In Salvation, a short story by Langston Hughes, he depicts how religion affected his entire life. Hughes describes his aunts’ church during their revival, along with how the entire congregation “rocked with prayer and song” however, he still “kept waiting to see Jesus” (Hughes). Hughes never did see Jesus, but he got up and went to the altar anyway. He felt the pressure of an entire congregation and as a child; he felt he had no other choice than to pretend. The congregation inadvertently pressured Hughes into joining the church. Peter Pufall, in the book Rethinking Childhood, stated, “Throughout history religions have looked to children for the survival of both the community of faith and the faith itself” (57). In Hughes’s case, the overwhelming power of the church and the fear of going to the alter affected the rest of his life,...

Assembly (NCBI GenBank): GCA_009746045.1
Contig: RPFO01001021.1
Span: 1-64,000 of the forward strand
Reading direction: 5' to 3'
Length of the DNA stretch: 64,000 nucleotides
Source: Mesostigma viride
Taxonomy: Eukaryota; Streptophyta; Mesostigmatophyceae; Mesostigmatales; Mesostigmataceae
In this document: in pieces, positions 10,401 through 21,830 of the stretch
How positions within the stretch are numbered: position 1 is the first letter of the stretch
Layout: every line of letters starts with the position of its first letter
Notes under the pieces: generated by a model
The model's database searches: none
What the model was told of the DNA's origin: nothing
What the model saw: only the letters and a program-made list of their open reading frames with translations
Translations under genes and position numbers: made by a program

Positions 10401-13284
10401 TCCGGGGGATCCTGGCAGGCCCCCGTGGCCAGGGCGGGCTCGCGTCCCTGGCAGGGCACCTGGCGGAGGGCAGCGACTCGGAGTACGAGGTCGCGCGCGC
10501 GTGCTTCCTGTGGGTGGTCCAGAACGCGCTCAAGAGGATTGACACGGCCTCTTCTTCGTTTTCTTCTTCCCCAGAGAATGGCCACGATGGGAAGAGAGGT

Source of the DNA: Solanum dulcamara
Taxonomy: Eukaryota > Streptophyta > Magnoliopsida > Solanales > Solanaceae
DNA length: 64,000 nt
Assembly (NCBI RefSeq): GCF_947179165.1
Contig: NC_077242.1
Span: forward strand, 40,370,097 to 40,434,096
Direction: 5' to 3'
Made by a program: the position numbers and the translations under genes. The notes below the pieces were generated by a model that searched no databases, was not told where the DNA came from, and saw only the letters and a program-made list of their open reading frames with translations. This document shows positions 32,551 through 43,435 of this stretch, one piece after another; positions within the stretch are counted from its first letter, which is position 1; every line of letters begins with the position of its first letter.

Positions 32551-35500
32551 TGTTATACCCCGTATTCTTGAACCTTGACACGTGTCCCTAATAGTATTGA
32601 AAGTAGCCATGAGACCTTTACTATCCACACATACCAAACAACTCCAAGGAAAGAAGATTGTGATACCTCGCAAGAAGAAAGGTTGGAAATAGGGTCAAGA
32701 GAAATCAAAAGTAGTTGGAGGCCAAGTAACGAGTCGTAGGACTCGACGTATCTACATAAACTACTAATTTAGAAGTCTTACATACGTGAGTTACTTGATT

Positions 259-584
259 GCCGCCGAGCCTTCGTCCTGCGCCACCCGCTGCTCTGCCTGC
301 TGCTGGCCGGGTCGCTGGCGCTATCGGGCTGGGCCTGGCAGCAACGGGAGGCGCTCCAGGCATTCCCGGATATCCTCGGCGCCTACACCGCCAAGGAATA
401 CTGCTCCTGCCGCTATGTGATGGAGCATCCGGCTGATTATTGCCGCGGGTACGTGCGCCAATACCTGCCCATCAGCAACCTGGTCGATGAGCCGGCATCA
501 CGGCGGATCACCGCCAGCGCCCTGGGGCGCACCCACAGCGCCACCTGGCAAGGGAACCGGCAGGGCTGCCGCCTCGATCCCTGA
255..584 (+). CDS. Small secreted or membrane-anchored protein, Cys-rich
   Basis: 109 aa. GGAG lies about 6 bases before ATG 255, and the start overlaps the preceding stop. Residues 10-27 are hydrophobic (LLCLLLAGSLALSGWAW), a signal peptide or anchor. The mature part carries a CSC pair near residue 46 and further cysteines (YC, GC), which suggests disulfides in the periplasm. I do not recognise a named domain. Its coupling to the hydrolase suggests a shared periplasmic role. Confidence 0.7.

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...ive the proper guidance to their children, so they can become well-rounded individuals in religion, if they choose, and in society.
Browning, Don S., Bonnie J Miller-McLemore, and Inc NetLibrary. Children and Childhood in American Religions. New Brunswick, N.J.: Rutgers University Press, 2009.
Hughes, Langston. "Salvation." Free Inquiry 1999: 47. ProQuest Research Library. Web. 15 Apr. 2011
Klein, M. Diane., Deborah Chen, and Inc NetLibrary. Working With Children From Culturally Diverse Backgrounds. Albany, NY: Delmar Thomson Learning, 2001.
Pufall, Peter B., Richard P Unsworth, and Inc NetLibrary. Rethinking Childhood. New Brunswick, N.J.: Rutgers University Press, 2004.
Stearns, Peter N., and Inc NetLibrary. Childhood in World History. New York ; London: Routledge, 2006.
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